Prof.: Winemakers’ push for stricter label rules fraught with unintended consequences

By Karen Kidd | Jul 25, 2016

WASHINGTON – A federal proposal that California winemakers and legislators hope will tighten labeling rules for wine in the state also will have unintended consequences, a law professor said during a recent interview.

WASHINGTON – A federal proposal that California winemakers and legislators hope will tighten labeling rules for wine in the state also will have unintended consequences, a law professor said during a recent interview.

"You will see more forgery and misleading labeling," Western Michigan University Cooley Law School Visiting Professor Jeffrey D. Swartz said during a Northern California Record email interview. "In addition, without that competition, you could see a spike in the cost of wines from regions of the country with a 'snobbery' factor. There really are economic reasons for what the vintners of California are after."

On June 22, the U.S. Treasury Department's Alcohol and Tobacco Tax and Trade Bureau issued a formal proposal that would tighten labeling rules and extend general interstate labeling requirements to wines sold within a single state. The public comment period is open until Aug. 22.

With support from a sizable number of the state's large congressional delegation, federal regulators propose restrictions of certain but crucial words on wine labels to prevent out-of-state wine producers from labeling their wine as originating from California region wine country. That, supporters say, would protect the names of the state's winemakers.

Current federal regulations require at least 85 percent of a bottle of wine with label that includes a viticultural area must have been made from grapes grown within that area and that it all have been produced within the state.

Case law and legislation over wine labeling goes back to almost the foundation of the state of California and the current effort at tightening labeling is not very different from what has come before, Swartz said.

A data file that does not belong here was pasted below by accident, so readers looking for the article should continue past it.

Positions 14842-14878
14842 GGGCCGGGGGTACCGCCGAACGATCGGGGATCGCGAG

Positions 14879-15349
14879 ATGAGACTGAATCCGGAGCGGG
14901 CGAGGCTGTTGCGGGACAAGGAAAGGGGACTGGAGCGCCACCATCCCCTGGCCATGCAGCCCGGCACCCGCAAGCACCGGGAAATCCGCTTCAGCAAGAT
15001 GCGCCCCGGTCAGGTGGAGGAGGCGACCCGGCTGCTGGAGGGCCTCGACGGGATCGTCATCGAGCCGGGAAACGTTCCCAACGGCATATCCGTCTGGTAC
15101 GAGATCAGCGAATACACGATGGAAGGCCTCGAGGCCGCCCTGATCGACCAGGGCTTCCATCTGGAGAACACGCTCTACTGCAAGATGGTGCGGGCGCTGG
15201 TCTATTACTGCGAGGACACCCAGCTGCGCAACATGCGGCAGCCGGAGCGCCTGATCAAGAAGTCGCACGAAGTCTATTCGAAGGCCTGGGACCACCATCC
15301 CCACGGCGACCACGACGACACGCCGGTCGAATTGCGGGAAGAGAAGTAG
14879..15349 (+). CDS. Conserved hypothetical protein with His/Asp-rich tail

"This is like the reason why there is a treaty that the U.S. refused to sign after World War I," Swartz said. "The French proposed a treaty, which every country, except the U.S., signed to prevent anyone from making sparkling wine and calling it champagne. The treaty says that only sparkling wine made from grapes grown in the Champagne district of France can be called champagne."

The U.S. had its reasons for not signing the treaty, Swartz said.

"The reason why the U.S. refused to sign is that the U.S., through a man named [Gustave] Niebaum, who had opened a vineyard in Napa by importing French vine stock," Swartz said. "He saved the French wine industry in the early 1900s by sending vine stock back to France after a major blight destroyed the vineyards in France. The U.S. said you cannot claim that champagne could only come from France, when the vine stock came from the U.S. That is why we have American-bottled champagne."

Though the U.S. did not sign, winemakers tend to respect that treaty, Swartz said. "Even Moet Chandon, a French company with a vineyard and bottling plant in Napa, is not called champagne," Swartz said. "It is bottled as sparkling wine. And this is why Italian sparkling wine is called Asti Spomante."

With that history in mind, the new proposals are not very surprising.

"This legislation is an attempt by California wine growers in the Napa and Sonoma Valley to do the same thing for their wines," Swartz said.

Of course, there has been more case law and legislation since the Champagne treaty. In 2004, the California Supreme Court handed down a much-cited ruling in Bronco Wine Co. v. Jolly upholding labeling laws. The state's high court rejected a challenge by Bronco Wine Co., which claimed there was a clear and manifest intent on the part of Congress to preempt wine labeling regulation by the states.

"As with the 1906 federal Pure Food and Drugs Act, and by contrast to other legislation passed only days prior to adoption of the FAA Act in August 1935, nothing in the body of the FAA Act reveals congressional intent to supersede concurrent (or more stringent) regulation of wine labeling by the states under their traditional police powers," then-Chief Justice Ronald M. George wrote in the court's ruling. "As already explained, at the time Congress adopted the FAA Act in August 1935, the states, led by California, were continuing to exercise their traditional police powers in this area."

Last fall, almost everyone in California's congressional delegation signed a letter to federal regulators urging what later became the proposal. Signers included Rep. Lois Capps, (D-Santa Barbara), Rep. Doris Matsui (D-Sacramento) and Rep. Devin Nunes (R-Visalia).

Just less than a month remains in the public comment period but Swartz said, should the proposal be adopted, there may be no way to avoid the unintended consequences.

"There really is no way to prevent market based costs," he said. "By being able to increase their price, the vintners could also withhold more product and that in turn will increase the prices even more. This could also result in increased costs of enforcement."

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